When The Sky Fell on Splendor by Eily Henry
Publication Date: March 12, 2019
Summary from GoodReads:
Almost everyone in the small town of Splendor, Ohio, was affected when the local steel mill exploded. If you weren’t a casualty of the accident yourself, chances are a loved one was. That’s the case for seventeen-year-old Franny, who, five years after the explosion, still has to stand by and do nothing as her brother lies in a coma.
In the wake of the tragedy, Franny found solace in a group of friends whose experiences mirrored her own. The group calls themselves The Ordinary, and they spend their free time investigating local ghost stories and legends, filming their exploits for their small following of YouTube fans. It’s silly, it’s fun, and it keeps them from dwelling on the sadness that surrounds them.
Until one evening, when the strange and dangerous thing they film isn’t fiction–it’s a bright light, something massive hurdling toward them from the sky. And when it crashes and the teens go to investigate…everything changes.
“The six of us were destined to be alone, trapped in a grief we weren’t willing or able to share, but from then on, at least we were alone together.”
This was a really good book about friendship and grief. It has a bit of a twisty ending, that I’m not sure I liked, but I certainly didn’t see it coming. The rest of the story will certainly keep you on the edge of your seat trying to understand and figure out what is happening along with the characters.
“How many billions of things had to happen just right to give me this ordinary life.”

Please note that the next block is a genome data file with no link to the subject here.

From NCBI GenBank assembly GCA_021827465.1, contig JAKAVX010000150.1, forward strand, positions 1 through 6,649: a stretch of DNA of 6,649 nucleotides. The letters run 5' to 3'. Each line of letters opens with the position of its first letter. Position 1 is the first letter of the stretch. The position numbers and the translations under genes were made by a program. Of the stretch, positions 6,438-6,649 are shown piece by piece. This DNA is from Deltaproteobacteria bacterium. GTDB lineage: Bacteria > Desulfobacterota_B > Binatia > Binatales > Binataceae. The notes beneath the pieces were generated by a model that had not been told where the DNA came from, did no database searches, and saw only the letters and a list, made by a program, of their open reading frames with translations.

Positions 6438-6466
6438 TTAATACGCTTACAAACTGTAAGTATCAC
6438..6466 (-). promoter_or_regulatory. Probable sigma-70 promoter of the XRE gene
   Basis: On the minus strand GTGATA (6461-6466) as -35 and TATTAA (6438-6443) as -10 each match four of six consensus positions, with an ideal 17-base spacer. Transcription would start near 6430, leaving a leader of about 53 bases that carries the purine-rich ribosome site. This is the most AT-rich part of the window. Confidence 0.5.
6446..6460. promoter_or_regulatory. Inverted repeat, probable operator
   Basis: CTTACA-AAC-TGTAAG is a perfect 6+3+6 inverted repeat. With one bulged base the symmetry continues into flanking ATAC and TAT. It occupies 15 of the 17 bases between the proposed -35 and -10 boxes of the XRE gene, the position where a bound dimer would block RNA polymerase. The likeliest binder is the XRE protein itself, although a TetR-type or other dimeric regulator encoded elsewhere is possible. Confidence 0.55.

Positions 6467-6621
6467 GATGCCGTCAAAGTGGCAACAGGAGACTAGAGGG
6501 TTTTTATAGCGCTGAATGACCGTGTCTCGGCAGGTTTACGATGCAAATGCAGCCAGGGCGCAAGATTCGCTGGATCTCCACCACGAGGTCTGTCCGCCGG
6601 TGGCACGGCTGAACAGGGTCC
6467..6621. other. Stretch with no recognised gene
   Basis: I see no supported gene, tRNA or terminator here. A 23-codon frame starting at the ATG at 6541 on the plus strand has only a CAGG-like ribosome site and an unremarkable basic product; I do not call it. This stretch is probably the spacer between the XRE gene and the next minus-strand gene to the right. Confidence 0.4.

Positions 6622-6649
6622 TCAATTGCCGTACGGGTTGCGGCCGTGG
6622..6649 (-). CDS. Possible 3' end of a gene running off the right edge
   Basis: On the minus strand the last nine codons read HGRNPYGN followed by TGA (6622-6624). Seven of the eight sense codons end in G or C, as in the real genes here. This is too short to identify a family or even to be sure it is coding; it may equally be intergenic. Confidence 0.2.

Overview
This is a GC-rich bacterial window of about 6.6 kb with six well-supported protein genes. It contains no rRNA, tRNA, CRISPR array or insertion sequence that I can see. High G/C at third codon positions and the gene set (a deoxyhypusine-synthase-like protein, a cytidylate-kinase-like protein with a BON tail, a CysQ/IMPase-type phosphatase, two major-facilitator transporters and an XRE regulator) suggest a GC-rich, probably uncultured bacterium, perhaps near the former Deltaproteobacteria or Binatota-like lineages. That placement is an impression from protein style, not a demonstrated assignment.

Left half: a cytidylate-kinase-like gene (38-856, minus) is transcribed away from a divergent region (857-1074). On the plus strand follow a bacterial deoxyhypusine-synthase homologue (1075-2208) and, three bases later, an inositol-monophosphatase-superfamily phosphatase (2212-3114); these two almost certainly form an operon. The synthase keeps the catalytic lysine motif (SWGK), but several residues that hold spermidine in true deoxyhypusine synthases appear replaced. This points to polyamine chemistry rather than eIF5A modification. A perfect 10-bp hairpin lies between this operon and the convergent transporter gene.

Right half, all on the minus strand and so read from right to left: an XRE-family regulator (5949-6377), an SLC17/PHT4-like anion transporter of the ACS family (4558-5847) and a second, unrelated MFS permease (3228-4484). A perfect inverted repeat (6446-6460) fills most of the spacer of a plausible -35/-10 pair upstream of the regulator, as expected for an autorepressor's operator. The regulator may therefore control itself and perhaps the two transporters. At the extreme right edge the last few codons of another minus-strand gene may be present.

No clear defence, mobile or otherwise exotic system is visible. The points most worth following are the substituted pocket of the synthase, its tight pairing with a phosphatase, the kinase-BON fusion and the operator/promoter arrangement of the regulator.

Franny is the sole narrator, and she was not entirely reliable in her telling. She was likable, as were her friends, but she was scared and lonely and didn’t know what to think about what happened to her and her friends. But she is brave for the most part, and willing to do what needs to be done. Her grief over her brother’s accident is still pretty raw, even five years after the fact. Her family before the accident and immediately afterwards, is shown through flashbacks, which sometime hurt the flow of the current story, but were necessary. She lives a very lonely life, even before the accident that took her brother.
The other characters you don’t get to know as well as Franny but they are important to Franny and to the story. Remi is the Sheriff’s son and probably the one closest to Franny. Arthur, Franny’s other brother, was a bit of a jerk, and the self proclaimed leader of the group. Sofia was the odd one out of the group. She didn’t grow up in the town, but came after the accident. Nick was the bad boy of the group. They were all brought together by their grief but they often had a hard time expressing themselves to each other, and their grief was often something that none of them talked about to each other.
“There were still pieces of us we so badly wished each other could see and yet couldn’t make ourselves ask for, and there was anger and resentment and it still all hurt, but right now, we were here, and if we stayed long enough, things might start to heal, even a little bit.”
The plot was very interesting and really kept you guessing as to what was going on. As I said before, some of the flashbacks interrupted the flow of the story, but they were important. I really liked the ones that showed her relationship with her brother, Mark. He was definitely the shining star of the family. I loved their discussions of black holes and Fibonacci numbers and how they show up in nature. He was an artist which becomes important to the story later on. The final twist of what was really happening threw me but it worked when you looked back at the story as a whole.
A solidly good story about grief and friendships. The ending will make you think about things too.